Parents and other caregivers can help children express themselves
through telling stories. When children tell stories, they often use other
people or animals to represent their feelings, concerns, or fears. This is
called symbolic language, and it lets the child express these emotions without
talking directly about himself or herself. Any character in the story could
represent the child's feelings.
A child telling a story may not be aware that he or she is using
symbolic language. But the adult may recognize this and can then use the
story to talk about the child's feelings. For example, a child may not be able
to talk about being angry because of separation from one or both parents, but
the child may be able to tell a story about an animal that was very upset when
left behind by its family. In this way, the child can talk about his or her
anger without feeling guilty or ashamed.
Use the situations and characters in the child's story to help him or
her deal with feelings, fears, and concerns:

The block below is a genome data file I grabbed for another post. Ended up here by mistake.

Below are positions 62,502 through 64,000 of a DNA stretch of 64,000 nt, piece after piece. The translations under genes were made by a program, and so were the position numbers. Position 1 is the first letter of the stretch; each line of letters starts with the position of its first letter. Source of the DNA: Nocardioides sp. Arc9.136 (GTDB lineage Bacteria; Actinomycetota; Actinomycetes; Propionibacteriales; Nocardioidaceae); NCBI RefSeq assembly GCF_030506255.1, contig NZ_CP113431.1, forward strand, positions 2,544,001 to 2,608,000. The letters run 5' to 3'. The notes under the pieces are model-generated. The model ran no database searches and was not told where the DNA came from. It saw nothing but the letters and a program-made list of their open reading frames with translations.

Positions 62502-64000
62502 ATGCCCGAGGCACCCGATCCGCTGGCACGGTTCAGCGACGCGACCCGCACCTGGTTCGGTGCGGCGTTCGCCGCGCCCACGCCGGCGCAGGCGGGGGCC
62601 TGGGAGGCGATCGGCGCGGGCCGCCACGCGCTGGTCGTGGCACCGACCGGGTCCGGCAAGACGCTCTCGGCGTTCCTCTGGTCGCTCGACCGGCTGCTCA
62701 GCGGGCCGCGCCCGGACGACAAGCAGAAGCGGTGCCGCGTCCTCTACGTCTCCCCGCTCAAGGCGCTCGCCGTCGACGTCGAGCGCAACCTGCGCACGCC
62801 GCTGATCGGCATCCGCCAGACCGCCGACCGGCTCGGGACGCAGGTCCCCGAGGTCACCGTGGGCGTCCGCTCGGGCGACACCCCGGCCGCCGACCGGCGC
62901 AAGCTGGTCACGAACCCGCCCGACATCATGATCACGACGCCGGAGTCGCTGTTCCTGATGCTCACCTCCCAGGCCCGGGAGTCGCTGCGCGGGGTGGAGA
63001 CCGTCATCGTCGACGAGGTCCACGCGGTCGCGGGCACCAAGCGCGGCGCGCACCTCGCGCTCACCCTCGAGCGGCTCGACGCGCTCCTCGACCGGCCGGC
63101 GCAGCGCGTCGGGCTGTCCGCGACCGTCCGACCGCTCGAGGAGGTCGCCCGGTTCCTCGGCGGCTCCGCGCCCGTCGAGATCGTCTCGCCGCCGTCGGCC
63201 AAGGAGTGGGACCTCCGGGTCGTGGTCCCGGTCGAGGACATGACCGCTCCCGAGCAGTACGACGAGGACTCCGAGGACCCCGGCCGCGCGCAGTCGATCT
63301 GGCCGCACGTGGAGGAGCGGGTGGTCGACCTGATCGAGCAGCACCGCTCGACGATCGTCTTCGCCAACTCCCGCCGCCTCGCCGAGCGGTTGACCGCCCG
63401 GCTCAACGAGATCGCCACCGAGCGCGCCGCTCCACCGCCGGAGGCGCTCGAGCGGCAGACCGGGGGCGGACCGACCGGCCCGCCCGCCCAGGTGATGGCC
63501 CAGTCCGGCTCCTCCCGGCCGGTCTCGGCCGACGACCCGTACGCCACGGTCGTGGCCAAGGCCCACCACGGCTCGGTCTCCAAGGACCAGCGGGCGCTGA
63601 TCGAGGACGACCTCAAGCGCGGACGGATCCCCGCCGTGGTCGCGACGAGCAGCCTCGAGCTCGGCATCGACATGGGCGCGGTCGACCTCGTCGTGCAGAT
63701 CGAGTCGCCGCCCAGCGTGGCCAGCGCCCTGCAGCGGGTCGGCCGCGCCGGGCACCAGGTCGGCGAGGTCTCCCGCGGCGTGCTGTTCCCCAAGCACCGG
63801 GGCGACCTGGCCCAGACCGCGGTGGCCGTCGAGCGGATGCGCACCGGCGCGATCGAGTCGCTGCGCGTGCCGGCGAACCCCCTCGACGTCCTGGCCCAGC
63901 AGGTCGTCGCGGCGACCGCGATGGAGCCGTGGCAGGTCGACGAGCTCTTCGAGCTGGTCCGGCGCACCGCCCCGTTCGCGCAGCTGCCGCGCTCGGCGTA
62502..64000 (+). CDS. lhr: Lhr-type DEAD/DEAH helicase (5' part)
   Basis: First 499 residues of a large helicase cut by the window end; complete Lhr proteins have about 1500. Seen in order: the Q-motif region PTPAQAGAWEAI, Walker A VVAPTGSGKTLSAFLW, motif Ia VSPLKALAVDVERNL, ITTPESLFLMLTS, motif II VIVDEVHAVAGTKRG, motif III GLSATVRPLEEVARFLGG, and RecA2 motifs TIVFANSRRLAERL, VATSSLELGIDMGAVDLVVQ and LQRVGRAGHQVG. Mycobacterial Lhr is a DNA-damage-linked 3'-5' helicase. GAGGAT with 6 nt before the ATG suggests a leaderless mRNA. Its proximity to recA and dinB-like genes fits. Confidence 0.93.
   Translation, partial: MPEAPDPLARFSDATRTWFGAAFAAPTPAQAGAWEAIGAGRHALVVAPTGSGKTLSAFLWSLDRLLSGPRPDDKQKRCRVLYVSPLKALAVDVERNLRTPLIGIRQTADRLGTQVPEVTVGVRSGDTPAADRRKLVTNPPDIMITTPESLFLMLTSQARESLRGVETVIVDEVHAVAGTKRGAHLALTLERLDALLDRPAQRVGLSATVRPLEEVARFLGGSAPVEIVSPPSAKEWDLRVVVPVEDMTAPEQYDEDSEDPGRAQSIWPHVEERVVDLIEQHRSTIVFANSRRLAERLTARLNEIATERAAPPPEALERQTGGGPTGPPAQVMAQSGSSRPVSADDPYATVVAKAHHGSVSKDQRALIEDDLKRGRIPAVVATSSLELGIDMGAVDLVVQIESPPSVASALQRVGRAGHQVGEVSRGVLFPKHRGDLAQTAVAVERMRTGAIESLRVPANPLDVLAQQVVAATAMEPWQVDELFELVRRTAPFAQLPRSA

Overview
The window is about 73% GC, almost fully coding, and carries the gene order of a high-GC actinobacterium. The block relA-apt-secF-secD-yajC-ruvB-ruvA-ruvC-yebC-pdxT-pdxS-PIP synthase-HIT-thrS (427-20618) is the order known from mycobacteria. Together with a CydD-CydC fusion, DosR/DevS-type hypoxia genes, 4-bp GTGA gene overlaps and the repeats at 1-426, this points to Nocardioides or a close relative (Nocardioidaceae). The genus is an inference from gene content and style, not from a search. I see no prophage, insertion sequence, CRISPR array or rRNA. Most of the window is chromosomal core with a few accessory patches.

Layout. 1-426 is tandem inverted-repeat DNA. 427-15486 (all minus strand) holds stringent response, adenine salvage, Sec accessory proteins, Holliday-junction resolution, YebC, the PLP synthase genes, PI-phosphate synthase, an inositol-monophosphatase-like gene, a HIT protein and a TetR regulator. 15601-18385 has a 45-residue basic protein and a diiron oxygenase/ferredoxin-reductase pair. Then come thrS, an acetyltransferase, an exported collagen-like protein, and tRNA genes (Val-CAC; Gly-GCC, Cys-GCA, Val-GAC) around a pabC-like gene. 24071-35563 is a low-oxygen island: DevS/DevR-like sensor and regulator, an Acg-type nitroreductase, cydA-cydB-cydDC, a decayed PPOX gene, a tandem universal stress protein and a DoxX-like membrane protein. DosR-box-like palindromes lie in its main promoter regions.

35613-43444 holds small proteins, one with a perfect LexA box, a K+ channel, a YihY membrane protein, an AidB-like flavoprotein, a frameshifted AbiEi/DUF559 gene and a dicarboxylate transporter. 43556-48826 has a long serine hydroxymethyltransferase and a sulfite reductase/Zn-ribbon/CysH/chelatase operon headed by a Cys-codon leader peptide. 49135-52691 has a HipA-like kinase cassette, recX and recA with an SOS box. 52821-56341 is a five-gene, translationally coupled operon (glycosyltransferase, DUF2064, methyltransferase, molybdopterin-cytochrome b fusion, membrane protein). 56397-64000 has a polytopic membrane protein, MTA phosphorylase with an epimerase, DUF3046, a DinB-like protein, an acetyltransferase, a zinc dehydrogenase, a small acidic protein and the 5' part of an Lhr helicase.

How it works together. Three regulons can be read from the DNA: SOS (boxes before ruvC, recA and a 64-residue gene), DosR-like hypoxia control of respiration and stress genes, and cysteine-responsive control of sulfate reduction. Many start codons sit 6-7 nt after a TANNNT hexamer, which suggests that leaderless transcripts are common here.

- Ask the child to give more details in the story.
This helps a child express his or her emotions.
- Retell the story
with different endings. This helps a child draw different conclusions from the
ones he or she could have drawn independently.
Follow these steps when using storytelling to help a child deal with
- Tell the child that you want to make up a story
with his or her help. Ask the child to start the story. If the child seems
unwilling, you start.
- Explain that you will take turns telling the
- If you start the story, you can say, "Once upon a time, long
ago, a little boy (girl, rabbit, dog, cat) was...," then point to the child and
ask the child to continue the story.
- Use the words the child uses
to connect another part of the story. Take your time. You can make up a story
about almost anything as a way to introduce the child to a storytelling
concept. Making up a story of the child's choosing may also help put the child
- Continue the story, back and forth, until it reaches a
- Praise the child for being able to make up a
story with you.
- Ask if the story has a lesson in it. It is okay if